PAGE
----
Matola's exclamations included insulting terms such as "porcaria" (which roughly translates as "pigshit"), leading Paulino to remark "if you weren't in prison already, I'd order your detention".

The court also heard the statement from the owner of the Citi-Golf, Carlos Lelio da Silva. Court officials have been unable to locate Silva, and he may no longer be in Mozambique. So the statement he made during the initial investigation was read into the record.

He said that on 29 July 2000, three men in a Nissan saloon cut in front of him forcing him to stop. Two of them jumped out, armed with AK-47s. He described the assailant who pointed a gun at his head and ordered him out of the car as "a tall, athletic black man". The adjectives certainly fit Mario Matola.

Two other witnesses testified that Anibalzinho took a red Citi-Golf to the car park of the Anuari mosque in central Maputo.

The mosque manager, Issa Gulamo, said he thought the car had been left there for about a fortnight.

Security guard Emilio Simoes recalled Anibalzinho bringing the car to the park. But when he took the car out again, he refused to pay the parking fees, and assaulted Simoes' colleague who demanded payment.

The prosecution argues that the car was parked first at the mosque car park, and later at the park of the Auto-Edil company, from where it was removed on 19 November 2000, just three days before Cardoso's murder.


Witness confronts Nini Satar

Maputo, 16 Dec (AIM) - Maputo money lender Momade Assife Abdul Satar ("Nini") on Monday denied bribing a witness in the Carlos Cardoso murder case to change his story.

Osvaldo Muianga ("Dudu") originally told the police that he had attended meetings at the Rovuma Hotel in central Maputo at which Nini Satar, his brother Ayob, and former bank manager Vicente Ramaya, had plotted the assassination of Cardoso (as well as a second attempt on the life of prominent lawyer Albano Silva.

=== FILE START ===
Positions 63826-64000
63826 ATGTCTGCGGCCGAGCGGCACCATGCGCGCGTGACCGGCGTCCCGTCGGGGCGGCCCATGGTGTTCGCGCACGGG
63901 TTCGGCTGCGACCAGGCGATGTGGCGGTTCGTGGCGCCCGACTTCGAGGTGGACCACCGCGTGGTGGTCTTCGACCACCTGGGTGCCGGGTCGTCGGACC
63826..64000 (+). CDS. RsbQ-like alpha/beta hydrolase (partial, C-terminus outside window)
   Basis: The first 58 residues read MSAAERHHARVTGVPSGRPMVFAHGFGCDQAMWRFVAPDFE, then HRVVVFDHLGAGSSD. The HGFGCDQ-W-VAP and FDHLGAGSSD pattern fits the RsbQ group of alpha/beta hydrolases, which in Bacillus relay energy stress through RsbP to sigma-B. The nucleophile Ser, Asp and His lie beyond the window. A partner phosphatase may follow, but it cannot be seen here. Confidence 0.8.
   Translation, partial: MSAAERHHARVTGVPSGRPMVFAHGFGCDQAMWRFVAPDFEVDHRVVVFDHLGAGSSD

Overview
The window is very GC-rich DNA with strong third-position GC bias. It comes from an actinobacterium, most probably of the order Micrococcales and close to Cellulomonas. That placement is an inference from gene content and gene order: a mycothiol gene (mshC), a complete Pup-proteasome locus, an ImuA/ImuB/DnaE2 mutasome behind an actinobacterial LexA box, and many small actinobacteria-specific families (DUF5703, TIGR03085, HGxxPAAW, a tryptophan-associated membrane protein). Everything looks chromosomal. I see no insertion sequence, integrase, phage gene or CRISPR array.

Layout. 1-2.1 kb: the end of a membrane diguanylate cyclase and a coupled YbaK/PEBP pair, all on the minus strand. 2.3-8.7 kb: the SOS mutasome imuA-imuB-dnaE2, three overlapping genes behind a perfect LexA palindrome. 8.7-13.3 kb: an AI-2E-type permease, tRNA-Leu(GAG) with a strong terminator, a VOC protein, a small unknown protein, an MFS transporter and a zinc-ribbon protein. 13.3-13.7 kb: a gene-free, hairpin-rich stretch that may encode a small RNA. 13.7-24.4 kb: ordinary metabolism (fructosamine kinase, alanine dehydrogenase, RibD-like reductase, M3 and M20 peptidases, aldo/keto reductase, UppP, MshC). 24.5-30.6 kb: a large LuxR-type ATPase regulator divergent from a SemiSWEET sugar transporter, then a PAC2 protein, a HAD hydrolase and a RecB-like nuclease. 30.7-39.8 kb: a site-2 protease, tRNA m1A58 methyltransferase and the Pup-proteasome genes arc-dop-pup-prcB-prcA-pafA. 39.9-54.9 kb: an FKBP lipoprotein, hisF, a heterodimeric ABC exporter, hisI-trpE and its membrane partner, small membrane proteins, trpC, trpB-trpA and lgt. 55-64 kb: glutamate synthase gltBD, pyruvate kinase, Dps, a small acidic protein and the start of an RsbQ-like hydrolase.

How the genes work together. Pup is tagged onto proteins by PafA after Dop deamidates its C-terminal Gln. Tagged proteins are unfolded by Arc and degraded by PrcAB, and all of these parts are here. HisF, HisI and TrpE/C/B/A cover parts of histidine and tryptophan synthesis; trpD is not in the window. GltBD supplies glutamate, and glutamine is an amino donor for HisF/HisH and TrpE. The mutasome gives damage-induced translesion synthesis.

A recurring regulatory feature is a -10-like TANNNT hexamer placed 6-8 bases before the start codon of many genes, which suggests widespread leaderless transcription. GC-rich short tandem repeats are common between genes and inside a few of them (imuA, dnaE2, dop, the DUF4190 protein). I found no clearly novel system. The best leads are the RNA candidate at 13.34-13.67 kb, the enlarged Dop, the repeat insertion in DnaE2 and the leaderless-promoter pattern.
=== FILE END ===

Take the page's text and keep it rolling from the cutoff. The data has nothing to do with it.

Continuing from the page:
But in January 2002 Muianga changed his story, and wrote a document denying all his earlier claims. (He has subsequently retracted that retraction, and now claims that meetings in the Rovuma did take place, but only discussed murdering Albano Silva, not Carlos Cardoso).

A prosecution witness, Gerry Opa Manganhela, claims that Muianga changed his story in January, because Nini Satar offered him a bribe of $50,000. Opa says he was used as a go- between, since he was being moved from the top security prison, to the civil prison in the centre of the city where Muianga was being held.

Opa was serving a sentence for firearms offences, and had struck up what he claims was a close relation with Satar in the top security jail. Opa is currently enjoying conditional freedom, after serving half of his ten year sentence.

At the request of Satar's lawyer, Eduardo Jorge, the presiding judge, Augusto Paulino, confronted Satar with Opa.